A new study suggests that Canadian citizens can do their bit for the climate crisis by slashing their meat and dairy consumption in half.
Produced on behalf of World Animal Protection Canada (WAPC) by Navius, the report analyzed the potential impact of animal agriculture on proposed climate targets within the country.
Canada has pledged to reduce its greenhouse gas emissions by 45 percent by 2030, with net zero achieved by 2050. However, the government’s emissions reduction plan has faced scrutiny from the Canadian Climate Institute. The latter states that current plans will fall short by around nine megatonnes.
The plan claims “bold and immediate action” to slash greenhouse gas emissions. But fails to address the diets of Canadian citizens. Plans allude to supporting “greener on-farm practices,” but there is no mention of reducing animal agriculture.
WAPC criticizes this. A statement from the organization reads: “There is no attention being made to the food we grow or what we eat when a key pathway to making meaningful reductions in Canada’s and global greenhouse gas emissions (GHGs) is to farm fewer animals and eat less meat and dairy.”
Canada’s meat consumption
Currently, 12 percent of all Canada’s emissions are attributed to agriculture. Animal farming (excluding animal feed and fertilizer for feed) is thought to be responsible for five percent of the national total. Though the government has released different estimates that state up to 10 percent of emissions come from animal agriculture.
Globally, animal agriculture contributes around 14.5 percent of all greenhouse gas emissions. Methane from farmed beef cattle has been identified as a significant driver. Pertinently, Canada rears more than 12 million of these animals a year.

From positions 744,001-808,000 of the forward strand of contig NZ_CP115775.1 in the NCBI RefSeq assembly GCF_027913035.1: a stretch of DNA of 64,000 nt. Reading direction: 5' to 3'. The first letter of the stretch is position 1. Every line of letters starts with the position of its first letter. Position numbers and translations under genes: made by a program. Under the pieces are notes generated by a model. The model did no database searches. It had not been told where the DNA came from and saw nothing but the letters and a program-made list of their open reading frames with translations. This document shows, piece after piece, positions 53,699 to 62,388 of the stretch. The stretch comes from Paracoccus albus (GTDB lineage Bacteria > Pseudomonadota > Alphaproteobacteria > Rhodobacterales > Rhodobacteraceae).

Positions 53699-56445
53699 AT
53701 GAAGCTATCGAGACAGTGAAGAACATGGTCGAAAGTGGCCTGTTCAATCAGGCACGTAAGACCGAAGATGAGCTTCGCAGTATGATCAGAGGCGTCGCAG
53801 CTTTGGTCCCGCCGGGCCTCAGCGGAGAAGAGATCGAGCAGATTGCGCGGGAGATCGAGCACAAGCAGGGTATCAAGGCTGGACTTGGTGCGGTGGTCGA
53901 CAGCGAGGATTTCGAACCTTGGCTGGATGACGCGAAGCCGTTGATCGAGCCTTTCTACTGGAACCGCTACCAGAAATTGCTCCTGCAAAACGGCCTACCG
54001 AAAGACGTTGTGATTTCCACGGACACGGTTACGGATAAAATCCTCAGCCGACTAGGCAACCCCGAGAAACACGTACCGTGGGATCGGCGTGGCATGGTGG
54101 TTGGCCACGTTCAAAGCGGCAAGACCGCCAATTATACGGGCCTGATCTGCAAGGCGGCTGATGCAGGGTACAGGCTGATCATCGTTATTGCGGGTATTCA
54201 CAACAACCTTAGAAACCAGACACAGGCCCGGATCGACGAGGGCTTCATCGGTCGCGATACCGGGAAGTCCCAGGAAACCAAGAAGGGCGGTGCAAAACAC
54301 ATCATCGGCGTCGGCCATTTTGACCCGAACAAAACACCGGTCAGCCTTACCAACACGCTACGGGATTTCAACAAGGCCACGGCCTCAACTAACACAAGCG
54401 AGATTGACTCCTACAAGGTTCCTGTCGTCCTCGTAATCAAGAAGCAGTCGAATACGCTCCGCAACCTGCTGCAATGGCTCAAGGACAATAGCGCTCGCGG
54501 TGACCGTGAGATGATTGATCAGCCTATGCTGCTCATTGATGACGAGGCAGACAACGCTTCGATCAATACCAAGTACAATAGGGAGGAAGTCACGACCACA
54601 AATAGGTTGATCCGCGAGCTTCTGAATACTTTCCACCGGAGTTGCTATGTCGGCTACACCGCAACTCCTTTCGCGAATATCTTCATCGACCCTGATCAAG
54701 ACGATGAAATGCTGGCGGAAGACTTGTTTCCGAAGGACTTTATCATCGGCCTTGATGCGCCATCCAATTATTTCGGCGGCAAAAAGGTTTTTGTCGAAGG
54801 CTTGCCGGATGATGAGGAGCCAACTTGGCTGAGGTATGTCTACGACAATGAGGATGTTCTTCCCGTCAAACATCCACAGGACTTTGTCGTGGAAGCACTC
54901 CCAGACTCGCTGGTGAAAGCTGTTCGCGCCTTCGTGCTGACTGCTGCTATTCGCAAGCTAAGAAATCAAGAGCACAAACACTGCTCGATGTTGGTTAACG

Navius reports that emissions targets could be met if Canadians ate 35 percent less meat and dairy by 2030. This would need to rise to 50 percent less by 2050. It recommends a shift to plant-based food production as an environmental and economic priority.
The research group used a bespoke modeling system to illustrate how meat and dairy consumption has a direct impact on climate action. They laid out three scenarios. Each used a different level of animal product consumption as the central pivot point for projected national emissions amounts.
The findings show that in phases of low meat and dairy consumption, overall agricultural emissions will be significantly less. A reduction in beef cattle production drives major progress.
“Because animal agriculture is more emissions-intensive than plant-based agriculture, shifting demand towards plant-based production leads to lower emissions in this sector,” the Navius report states.
“If future animal consumption is low, the resulting reduction in emissions could be enough, in combination with the implementation of [resource planning] policies, to allow Canada to achieve its 2030 emissions target,” it concludes.
A global shift towards plant-based
The Canadian analysis comes as the UK government’s food tsar issued a similar warning to British citizens.
Henry Dimbleby has categorically stated that England must reduce its consumption of meat and dairy. That is if it hopes to avoid total climate catastrophe. Dimbleby didn’t go as far as some experts, who have called for a 90 percent drop in beef consumption.
IPCC expert reviewer Dr. Peter Carter has also directly called for the worldwide adoption of plant-based diets to slash animal-related methane emissions. He cites the move as key to our survival.